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Characteristics of the effects of genetic variation in rodent models of risk for schizophrenia and neurodevelopment disorder

Pass, Rachel Louise 2019. Characteristics of the effects of genetic variation in rodent models of risk for schizophrenia and neurodevelopment disorder. PhD Thesis, Cardiff University.
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Abstract

Various genetic factors increase the risk of developing a psychiatric disease like schizophrenia. This includes large deletions or duplications known as copy number variants (CNVs). Genetic investigations have converged on specific pathways, implicating them in the development of schizophrenia. These key pathways include synaptic functioning, post-synaptic density (PSD), and glutamatergic functioning. The PSD is important for synaptic plasticity, a process thought to represent the molecular basis of learning and memory. As such many of the cognitive impairments observed in schizophrenia are proposed to occur as a result of abnormal synaptic plasticity. CNVs affecting Discs large homolog 2 (DLG2) have been associated with psychiatric disease in human genetic studies. DLG2 is an important part of the PSD involved in the regulation of glutamatergic functioning through interaction with glutamatergic receptors NMDA and AMPA. Previous deficits were observed in a knock out (KO) Dlg2 mouse model in complex cognitive processes involving flexibility. Similar phenotypes were observed in humans carrying DLG2 CNVs. Research into Dlg2 mutation is still limited, especially its behavioural impact. This thesis aimed to characterise two different rodent models (mouse and rat) of Dlg2 heterozygosity. In both models basic molecular characterisation was conducted on the impact of the genetic lesion. In the mouse model, Dlg2tm1a(EUCOMM)Wtsi , a range of basic behavioural tasks were used that had not previously reported in the strain, discovering two specific learning phenotypes: deficient motor learning, and reduced acoustic startle response and habituation. Impaired habituation to a context was also observed during a locomotor activity task. Further investigation was conducted into the motor learning phenotype across multiple days. From this it was determined that the deficit was most apparent during the earliest phase of motor learning. Cellular investigation partially implicated reduced neuronal activity in a brain region important for motor learning, M1, in this phenotype. The impact Dlg2 mutation on adult neurogenesis was also examined, which has previously been proposed as a synaptic risk convergent phenotype. In contrast to previous studies in other risk models no changes were found. Finally, anxiety and motor learning were investigated in the rat. Like the mouse no anxiety phenotypes were found, but in contrast no motor learning impairment was found. Associative learning was probed using a contextual fear conditioning paradigm. No differences were found, including extinction learning, in contrast to the previously reported deficit. A big advantage of the rat over the mouse is the reduced expression of Dlg2 in the hippocampus and PFC, as opposed to just the PFC. This better mimics the dysfunctional network observed in schizophrenia and can be capitalised on to study behaviours reliant on these regions.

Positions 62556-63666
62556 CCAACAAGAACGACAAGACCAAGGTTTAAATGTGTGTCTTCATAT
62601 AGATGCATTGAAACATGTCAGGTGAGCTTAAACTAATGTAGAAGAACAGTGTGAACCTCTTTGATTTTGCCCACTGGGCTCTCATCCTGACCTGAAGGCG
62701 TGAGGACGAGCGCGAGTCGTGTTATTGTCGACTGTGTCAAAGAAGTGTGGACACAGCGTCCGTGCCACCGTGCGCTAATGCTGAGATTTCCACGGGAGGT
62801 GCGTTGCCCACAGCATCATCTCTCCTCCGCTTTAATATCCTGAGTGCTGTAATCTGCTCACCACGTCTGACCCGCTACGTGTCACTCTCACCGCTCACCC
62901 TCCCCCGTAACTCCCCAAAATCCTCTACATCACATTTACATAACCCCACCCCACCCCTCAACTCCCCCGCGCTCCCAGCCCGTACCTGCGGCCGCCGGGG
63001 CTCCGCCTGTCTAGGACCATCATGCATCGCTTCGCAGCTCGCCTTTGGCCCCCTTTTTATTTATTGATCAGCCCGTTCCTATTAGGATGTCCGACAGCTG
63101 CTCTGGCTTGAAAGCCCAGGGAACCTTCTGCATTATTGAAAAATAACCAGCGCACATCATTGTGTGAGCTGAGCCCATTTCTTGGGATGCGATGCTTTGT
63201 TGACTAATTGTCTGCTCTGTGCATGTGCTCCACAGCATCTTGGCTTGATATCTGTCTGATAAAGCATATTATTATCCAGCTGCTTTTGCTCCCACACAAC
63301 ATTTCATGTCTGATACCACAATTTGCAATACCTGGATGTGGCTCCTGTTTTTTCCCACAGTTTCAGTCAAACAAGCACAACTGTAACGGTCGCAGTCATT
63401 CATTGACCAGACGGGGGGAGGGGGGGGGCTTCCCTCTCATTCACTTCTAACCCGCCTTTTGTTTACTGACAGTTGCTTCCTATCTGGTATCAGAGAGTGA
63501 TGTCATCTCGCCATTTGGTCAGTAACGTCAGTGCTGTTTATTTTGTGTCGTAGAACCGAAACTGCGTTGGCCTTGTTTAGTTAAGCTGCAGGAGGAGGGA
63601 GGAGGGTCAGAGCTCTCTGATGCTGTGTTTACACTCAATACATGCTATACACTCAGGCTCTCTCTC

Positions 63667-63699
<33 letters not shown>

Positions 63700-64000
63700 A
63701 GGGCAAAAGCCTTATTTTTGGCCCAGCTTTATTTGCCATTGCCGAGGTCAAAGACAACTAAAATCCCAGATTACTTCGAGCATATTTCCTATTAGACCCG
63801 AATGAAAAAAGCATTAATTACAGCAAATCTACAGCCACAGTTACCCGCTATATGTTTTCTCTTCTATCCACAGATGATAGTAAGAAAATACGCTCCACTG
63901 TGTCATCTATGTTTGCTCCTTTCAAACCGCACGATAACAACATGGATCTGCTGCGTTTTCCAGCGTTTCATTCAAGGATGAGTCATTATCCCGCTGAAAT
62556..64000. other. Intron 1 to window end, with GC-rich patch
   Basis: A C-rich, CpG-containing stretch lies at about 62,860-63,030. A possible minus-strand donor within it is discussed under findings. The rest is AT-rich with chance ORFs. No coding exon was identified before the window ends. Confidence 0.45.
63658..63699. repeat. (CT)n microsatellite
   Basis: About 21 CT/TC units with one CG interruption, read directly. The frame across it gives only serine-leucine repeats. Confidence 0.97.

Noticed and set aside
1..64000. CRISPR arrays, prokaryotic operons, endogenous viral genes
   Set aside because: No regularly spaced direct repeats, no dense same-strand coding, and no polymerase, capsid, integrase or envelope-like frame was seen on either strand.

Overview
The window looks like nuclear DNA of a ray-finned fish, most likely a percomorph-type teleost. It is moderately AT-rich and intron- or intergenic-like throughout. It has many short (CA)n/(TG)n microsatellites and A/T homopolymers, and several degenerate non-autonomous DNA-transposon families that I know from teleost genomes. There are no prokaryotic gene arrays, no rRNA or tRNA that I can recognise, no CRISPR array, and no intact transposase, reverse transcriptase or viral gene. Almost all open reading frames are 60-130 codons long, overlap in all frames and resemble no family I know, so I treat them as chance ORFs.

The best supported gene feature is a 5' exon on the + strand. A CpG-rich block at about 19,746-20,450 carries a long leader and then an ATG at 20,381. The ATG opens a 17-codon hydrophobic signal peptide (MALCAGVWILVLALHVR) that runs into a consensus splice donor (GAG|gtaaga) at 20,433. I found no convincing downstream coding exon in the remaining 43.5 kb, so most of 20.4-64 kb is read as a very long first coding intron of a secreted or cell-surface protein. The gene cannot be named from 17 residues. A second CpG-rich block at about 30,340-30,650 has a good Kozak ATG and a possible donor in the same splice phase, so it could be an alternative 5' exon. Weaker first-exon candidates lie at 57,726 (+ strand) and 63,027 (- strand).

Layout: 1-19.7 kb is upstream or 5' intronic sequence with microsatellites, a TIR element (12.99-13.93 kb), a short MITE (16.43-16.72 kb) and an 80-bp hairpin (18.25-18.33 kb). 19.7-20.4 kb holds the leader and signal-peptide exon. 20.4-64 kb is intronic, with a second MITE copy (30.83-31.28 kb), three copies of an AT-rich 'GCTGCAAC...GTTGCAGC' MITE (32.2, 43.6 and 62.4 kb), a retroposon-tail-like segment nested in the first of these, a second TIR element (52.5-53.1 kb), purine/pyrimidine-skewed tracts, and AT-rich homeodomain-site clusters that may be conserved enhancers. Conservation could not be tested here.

Item Type: Thesis (PhD)
Date Type: Completion
Status: Unpublished
Schools: Medicine
Date of First Compliant Deposit: 13 September 2019
Last Modified: 13 Sep 2019 13:06
URI: http://orca-mwe.cf.ac.uk/id/eprint/125436

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